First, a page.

They’re labeled the smartest mammals on Earth that aren’t human, and at the Institute for Marine Mammal Studies in Mississippi, Kelly the Dolphin is earning her reputation. In fact, it could very well be that she has now got the upper hand on her human trainers… or pets?
All the Dolphins at the center are trained to retrieve trash that has mistakenly fallen in to their pools. Upon seeing a nearby trainer, they are to take said trash to the trainer. In return, they receive a fish for their cleanliness.
However it seems that Kelly has found a loophole in the system, and is exploiting it to interesting ends. She hoards her trash, underneath a rock at the bottom of her pool, and when she sees a trainer she goes down and removes a piece of paper or trash to get her fish. However she won’t use all her paper at once, instead she holds on to them for the future. It is an interesting behavior, considering that it is very much like humans storing food for the winter; it displays an awareness of tomorrow.
Dolphins have long been observed to take great care and exhibit much intelligence in their day to day lives. Scientists have observed a dolphin using the spiny body of a dead scorpion fish to extricate a moray eel out of a crevice.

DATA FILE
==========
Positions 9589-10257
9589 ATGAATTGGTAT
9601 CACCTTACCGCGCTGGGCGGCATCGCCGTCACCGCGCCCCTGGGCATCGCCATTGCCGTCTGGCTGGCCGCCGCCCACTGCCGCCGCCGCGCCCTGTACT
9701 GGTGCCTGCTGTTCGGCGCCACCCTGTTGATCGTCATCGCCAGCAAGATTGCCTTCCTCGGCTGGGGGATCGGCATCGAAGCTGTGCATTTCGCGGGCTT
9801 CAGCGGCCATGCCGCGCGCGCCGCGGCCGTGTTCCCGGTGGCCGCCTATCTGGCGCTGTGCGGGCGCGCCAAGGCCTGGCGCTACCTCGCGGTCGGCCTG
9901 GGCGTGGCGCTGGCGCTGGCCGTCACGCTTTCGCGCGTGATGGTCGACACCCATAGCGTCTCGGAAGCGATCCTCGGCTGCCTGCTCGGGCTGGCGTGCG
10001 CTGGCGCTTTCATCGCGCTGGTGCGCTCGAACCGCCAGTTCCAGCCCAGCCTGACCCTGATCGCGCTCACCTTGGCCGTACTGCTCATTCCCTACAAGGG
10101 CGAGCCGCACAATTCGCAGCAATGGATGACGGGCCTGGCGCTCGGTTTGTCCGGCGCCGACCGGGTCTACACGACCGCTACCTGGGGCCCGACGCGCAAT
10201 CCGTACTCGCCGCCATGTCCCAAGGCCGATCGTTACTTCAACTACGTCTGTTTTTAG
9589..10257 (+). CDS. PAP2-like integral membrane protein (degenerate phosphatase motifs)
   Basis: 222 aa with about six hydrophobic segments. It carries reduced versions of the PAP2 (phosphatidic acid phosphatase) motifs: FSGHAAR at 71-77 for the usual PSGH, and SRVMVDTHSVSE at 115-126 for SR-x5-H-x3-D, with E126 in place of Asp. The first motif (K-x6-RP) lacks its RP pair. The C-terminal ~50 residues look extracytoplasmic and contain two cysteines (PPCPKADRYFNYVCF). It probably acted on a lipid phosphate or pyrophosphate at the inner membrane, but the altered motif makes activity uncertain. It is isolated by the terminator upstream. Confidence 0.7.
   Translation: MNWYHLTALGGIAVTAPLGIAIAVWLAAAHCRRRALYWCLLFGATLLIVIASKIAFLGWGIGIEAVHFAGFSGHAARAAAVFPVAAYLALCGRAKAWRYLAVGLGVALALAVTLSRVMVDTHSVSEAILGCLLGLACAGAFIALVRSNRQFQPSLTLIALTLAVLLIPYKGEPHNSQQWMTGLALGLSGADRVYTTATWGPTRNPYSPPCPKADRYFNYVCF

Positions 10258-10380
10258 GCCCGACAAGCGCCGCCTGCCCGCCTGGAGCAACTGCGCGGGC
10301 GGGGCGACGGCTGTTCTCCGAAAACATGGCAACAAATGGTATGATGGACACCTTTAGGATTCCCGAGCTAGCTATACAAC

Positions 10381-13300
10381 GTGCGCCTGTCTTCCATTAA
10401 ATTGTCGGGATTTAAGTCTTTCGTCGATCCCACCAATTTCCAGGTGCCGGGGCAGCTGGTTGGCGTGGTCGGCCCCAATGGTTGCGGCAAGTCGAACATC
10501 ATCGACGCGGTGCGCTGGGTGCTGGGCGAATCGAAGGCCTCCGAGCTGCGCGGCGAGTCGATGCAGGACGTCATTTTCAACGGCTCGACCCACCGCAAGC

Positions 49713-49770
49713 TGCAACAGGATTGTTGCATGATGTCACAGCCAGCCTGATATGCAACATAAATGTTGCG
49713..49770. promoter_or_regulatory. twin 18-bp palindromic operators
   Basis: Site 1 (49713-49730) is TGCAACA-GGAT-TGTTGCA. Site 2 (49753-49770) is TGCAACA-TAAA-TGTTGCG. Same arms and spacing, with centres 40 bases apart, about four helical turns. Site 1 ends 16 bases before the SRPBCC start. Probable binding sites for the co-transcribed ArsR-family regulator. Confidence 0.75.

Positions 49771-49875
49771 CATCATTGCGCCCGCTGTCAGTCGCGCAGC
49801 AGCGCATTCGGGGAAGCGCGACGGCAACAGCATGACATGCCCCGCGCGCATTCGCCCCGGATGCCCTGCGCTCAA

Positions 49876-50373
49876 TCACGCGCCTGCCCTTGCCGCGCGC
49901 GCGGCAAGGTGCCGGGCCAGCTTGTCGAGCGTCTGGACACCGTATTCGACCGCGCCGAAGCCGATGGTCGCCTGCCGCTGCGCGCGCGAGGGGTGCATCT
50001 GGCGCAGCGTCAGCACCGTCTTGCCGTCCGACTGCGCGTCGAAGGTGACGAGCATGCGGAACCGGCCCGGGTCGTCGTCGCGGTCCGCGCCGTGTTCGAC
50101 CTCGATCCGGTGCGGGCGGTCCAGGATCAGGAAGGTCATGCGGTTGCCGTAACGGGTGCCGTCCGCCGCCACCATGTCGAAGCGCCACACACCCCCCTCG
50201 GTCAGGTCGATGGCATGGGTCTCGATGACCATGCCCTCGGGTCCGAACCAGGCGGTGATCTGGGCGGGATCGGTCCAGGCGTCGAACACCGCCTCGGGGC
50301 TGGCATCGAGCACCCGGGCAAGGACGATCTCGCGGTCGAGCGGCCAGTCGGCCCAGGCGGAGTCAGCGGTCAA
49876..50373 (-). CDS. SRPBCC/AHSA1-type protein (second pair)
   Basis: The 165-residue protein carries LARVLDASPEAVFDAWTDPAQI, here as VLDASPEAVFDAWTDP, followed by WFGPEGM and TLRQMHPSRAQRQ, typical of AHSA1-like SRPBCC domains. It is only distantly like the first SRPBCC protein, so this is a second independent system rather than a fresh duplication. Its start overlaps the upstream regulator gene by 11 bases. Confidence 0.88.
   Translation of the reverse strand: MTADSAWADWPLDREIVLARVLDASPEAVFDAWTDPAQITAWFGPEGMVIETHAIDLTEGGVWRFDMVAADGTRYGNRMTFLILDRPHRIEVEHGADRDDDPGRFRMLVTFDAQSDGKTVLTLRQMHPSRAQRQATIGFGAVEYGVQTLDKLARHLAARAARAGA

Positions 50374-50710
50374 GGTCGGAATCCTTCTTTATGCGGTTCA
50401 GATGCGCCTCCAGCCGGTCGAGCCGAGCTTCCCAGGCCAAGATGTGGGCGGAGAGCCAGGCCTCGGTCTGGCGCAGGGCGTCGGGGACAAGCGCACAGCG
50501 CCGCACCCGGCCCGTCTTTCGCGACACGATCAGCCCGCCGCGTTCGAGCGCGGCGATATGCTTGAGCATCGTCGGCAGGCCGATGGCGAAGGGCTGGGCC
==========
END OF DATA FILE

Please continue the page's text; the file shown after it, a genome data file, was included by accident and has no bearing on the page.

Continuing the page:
Comparatively, in Australia, Dolphins have been witnessed to place sea-sponges over their snouts as they star poking around in the surrounding area. This protection helps them from being stung by stonefish and stingrays.
But it isn’t just these behaviors that seem to prove their intelligence, but also the commonalities with humans in the way that they play and learn.
Younger dolphin calves will most likely learn new things in an attempt to keep up with those around them, rather than learn directly from their mothers. From balancing kelp on their tail to swimming through bubble rings, it seems an effort to match their peers is what drives them on.
And just as young children are always trying to match those around them, so they want to enjoy the activity rather than just the outcome. It isn’t always a case of the means justifying the ends. The same goes for dolphins, who seem to beef up the level of difficulty of the games they create for themselves.
It is their ability to understand sentences of sign language that astound though, with a sentence like “touch the frisbee with your tail and then jump over it” returning just that from the dolphin. This proves more than just rigorous training is the answer, but an understanding of what we are asking of them.
So next time you’re in the water with the dolphins, as I hope to be one day, make sure you tip your hat to them. It may very well be that the Simpsons got it right again that we might be facing an invasion from Dolphins any day now.
Posted by Josh Hill
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